SharePoint Dragons

Nikander & Margriet on SharePoint

SharePoint WPSC is undefined

In a SharePoint 2013 environment we encountered the error “WPSC is undefined”. The WPSC (Web Part Page Services Component) is a JavaScript library that web parts use to communicate with each other client-side. We don’t feel the WPSC used that often nowadays (if that ever was the case), so maybe that explains why we couldn’t find that much info about this problem. The most interesting post was this one:

But it talks about an issue in combination with FBA, and our problem existed on a page leveraging WPSC for client-side communication when using MSIE 10 or higher (whereas MSIE 9 worked fine). Also, in normal mode the error existed in MSIE 10 and up, in page edit mode it went away. There’s another post worth mentioning, and its this one:

Here, the author defines a dummy object and reports the error goes away. This is true of course, but also kills client-side communication. But, if you’re just looking for a way to suppress an ugly error message, this one does the trick.

To understand more about the problem, it’s worth mentioning that the WPSC object is defined in a JavaScript library called ie55up.js which is included by default. So, if you’ve changed your master pages and its not referenced anymore, then there’s the place where it needs to be corrected.

Another useful thing to know is that if you’re using the SharePoint ScriptLink control to include a JavaScript library into your page, the OnDemand attribute determines if such a library will be included on demand as needed, or immediately. The following line ensures a JS library is loaded on demand:

<SharePoint:ScriptLink ID=”scriptLink1″ runat=”server” Name=”MyScriptLib.js” LoadAfterUI=”true” OnDemand=”true” />

If the js library needs to be loaded immediately, the control just generates a script tag. If the js library needs to be loaded on demand, it generates calls to the SharePoint RegisterSOD() JavaScript function. This is interesting because a SharePoint page in edit mode loads the ie55up.js immediately (and thereby the WPSC), using the following client-side code:

<script type=”text/javascript” src=”/_layouts/15/ie55up.debug.js?rev=pVBnO13dp7gFq%2FZalDmroA%3D%3D”></script>

Remember that the page in edit mode works correctly in conjunction with WPSC.

Note: the script tag refers to a debug version of ie55up.js instead of the minified version. That is because we have configured SharePoint to do this by setting the debug attribute in the web.config file to true.

On the other hand, a page in normal mode that uses the WPSC but fails in MSIE 10 and up renders the ie55up.js library to be loaded on demand, like so:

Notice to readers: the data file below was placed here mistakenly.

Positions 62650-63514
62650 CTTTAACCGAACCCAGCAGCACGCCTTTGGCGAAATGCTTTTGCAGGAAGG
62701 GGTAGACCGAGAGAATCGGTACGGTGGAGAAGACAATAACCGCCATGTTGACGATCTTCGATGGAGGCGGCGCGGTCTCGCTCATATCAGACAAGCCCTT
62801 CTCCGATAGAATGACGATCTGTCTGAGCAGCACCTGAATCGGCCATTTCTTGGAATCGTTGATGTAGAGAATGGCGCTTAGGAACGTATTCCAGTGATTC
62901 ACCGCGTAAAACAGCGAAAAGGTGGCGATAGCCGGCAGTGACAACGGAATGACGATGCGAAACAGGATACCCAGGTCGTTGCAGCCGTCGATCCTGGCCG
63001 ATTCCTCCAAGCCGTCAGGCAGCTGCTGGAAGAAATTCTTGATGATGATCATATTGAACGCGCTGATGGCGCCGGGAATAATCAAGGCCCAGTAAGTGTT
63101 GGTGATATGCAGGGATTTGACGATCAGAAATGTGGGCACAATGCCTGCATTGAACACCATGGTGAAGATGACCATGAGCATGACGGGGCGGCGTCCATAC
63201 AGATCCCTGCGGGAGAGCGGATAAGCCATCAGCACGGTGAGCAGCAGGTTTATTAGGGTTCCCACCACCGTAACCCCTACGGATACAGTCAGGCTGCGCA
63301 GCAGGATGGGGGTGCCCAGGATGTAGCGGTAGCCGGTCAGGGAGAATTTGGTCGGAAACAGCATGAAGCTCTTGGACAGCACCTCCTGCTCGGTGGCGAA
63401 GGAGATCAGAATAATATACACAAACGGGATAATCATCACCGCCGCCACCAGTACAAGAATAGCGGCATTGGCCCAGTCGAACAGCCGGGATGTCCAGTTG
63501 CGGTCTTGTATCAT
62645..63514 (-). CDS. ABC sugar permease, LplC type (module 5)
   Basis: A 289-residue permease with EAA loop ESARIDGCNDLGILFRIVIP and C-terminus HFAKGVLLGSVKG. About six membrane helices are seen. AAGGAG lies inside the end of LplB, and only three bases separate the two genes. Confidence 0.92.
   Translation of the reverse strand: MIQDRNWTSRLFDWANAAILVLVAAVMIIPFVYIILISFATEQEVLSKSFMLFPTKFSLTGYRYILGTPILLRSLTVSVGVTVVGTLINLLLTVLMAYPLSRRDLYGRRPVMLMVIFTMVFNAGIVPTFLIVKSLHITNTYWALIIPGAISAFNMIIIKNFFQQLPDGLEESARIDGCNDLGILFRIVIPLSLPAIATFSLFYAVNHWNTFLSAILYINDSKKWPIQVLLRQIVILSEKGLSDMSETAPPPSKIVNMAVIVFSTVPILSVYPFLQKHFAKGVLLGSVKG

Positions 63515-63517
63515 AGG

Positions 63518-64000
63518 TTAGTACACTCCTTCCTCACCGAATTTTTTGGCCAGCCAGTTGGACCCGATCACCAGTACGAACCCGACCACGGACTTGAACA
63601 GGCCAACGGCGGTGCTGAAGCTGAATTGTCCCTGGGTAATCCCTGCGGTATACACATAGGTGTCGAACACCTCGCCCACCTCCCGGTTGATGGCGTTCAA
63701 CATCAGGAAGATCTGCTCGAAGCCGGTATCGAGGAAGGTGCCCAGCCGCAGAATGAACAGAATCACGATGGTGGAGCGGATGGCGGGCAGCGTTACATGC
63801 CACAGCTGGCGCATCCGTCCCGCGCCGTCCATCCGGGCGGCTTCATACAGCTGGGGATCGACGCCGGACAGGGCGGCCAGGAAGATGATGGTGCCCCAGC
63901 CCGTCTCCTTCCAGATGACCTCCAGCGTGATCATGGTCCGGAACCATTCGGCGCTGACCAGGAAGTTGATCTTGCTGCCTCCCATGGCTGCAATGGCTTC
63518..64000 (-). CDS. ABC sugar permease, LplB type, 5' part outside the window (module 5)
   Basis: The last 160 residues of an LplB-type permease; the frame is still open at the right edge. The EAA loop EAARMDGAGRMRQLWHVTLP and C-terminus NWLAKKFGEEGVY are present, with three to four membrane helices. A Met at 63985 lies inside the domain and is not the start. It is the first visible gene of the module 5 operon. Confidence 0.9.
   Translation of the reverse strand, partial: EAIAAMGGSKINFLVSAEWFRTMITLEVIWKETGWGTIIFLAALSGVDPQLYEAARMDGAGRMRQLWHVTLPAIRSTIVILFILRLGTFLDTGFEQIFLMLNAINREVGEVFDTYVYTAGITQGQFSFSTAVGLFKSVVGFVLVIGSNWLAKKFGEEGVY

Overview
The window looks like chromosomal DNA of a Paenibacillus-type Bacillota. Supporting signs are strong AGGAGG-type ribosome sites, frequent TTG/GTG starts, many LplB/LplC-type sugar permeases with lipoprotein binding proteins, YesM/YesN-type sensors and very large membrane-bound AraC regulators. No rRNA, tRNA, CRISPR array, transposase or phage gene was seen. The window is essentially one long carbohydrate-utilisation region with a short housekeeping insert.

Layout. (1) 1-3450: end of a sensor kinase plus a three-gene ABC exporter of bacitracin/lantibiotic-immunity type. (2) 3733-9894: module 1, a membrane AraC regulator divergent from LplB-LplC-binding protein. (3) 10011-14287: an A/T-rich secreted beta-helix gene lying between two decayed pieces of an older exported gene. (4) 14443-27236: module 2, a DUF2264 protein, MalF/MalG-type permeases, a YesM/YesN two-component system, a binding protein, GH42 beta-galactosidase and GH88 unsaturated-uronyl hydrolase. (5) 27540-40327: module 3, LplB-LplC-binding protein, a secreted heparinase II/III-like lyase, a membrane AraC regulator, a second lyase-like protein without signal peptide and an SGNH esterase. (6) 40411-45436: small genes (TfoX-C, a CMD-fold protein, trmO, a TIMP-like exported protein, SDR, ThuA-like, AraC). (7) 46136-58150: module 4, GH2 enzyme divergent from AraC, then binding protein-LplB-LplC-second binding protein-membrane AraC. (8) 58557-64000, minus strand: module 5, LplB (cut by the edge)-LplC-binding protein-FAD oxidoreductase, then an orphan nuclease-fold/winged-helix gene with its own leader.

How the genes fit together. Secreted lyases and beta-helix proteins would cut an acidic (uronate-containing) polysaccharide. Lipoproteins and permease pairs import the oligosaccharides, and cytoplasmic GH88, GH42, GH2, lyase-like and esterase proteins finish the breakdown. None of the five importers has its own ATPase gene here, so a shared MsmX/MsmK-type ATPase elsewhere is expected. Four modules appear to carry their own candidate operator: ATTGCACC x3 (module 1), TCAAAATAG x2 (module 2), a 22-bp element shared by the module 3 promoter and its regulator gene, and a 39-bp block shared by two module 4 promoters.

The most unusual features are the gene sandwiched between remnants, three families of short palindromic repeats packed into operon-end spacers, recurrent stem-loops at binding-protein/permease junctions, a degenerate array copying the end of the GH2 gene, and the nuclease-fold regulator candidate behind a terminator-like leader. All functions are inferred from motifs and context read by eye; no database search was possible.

<script type=”text/javascript”>RegisterSod(“browserScript”, “\u002f_layouts\u002f15\u002fie55up.debug.js?rev=pVBnO13dp7gFq\u00252FZalDmroA\u00253D\u00253D”);RegisterSodDep(“browserScript”, “strings.js”);</script>

Apparently there is some on demand script problem because in which case the ie55up library is registered successfully, but never gets loaded in MSIE 10 and up. Btw, the root cause of this we have yet to discover.

Another thing to note is that the RegisterSod() function is defined in init.js and looks like this:

function RegisterSod(key, url) {
    ULSxSy: ;
    key = NormalizeSodKey(key);
    var sod = new Sod(url);
    _v_dictSod[key] = sod;

Later on, we’ll be able to leverage the facts that all keys are stored in the _v_dictSod dictionary and ie55up.js gets registered using the “browserScript” key to our advantage.

In order to experiment with this problem, we needed an easy way to add JavaScript code to a SharePoint page that uses the WPSC. We decided to place a Script Editor web part on a page (page edit mode > ribbon > Insert > Embed Code) that uses JavaScript that uses WPSC to register for a predefined event that happens when a user presses F1 to get help. All that’s needed to determine when and if the WPSC problem is an issue for you is this code:

WPSC.RegisterForEvent(“urn:schemas-microsoft-com:dhtml”, “onhelp”, myfunc); // respond to predefined event for pressing F1

Now our approach for dealing with the “WPSC is undefined” problem has 2 sides. If the WPSC object exists (in older browsers and page edit mode for msie 10 and up) we need to do the following:
1 – Establish that the WPSC exists.
2 – Do required communication via WPSC. In this case, we’ll use the WPSC to respond to an F1 key press.

In situations where the WPSC doesn’t exist, our approach is like this:
1 – Establish that the WPSC object does NOT exist.
2 – Find the URL that SharePoint intends to use to load ie55up.js.
3 – Use the SP.SOD library to load ie55up.js on demand.
4 – Establish that ie55up.js is indeed loaded.
5 – Do client-side communication via WPSC. In this case, we’ll use the WPSC to respond to an F1 key press.

This results in code that can be used as a work-around for situations where the WPSC is undefined, making sure its loaded on demand and then do the things you want to do with a fully functioning WPSC. You can paste the following code in a Script Editor web part on a SharePoint page to see it in action (after pressing F1):

function myfunc()
  alert(‘Responding to help!!!’);

function WpscLoaded()

function execWpscCalls()
  WPSC.RegisterForEvent(“urn:schemas-microsoft-com:dhtml”, “onhelp”, myfunc); // respond to predefined event for pressing F1

if (typeof(WPSC) == “undefined” )
  // default src of js lib defining WPSC
  var url = “\u002f_layouts\u002f15\u002fie55up.js”;

  // get url that sharepoint stores to refer to WPSC lib
  if (_v_dictSod != null && _v_dictSod[“browserScript”] != null)
    url = _v_dictSod[“browserScript”].url;
  SP.SOD.registerSod(‘ie55up.js’, url);
  SP.SOD.executeFunc(‘ie55up.js’, null, function(){});

  // when done, WPSC is available 
  ExecuteOrDelayUntilScriptLoaded(WpscLoaded, “ie55up.js”);

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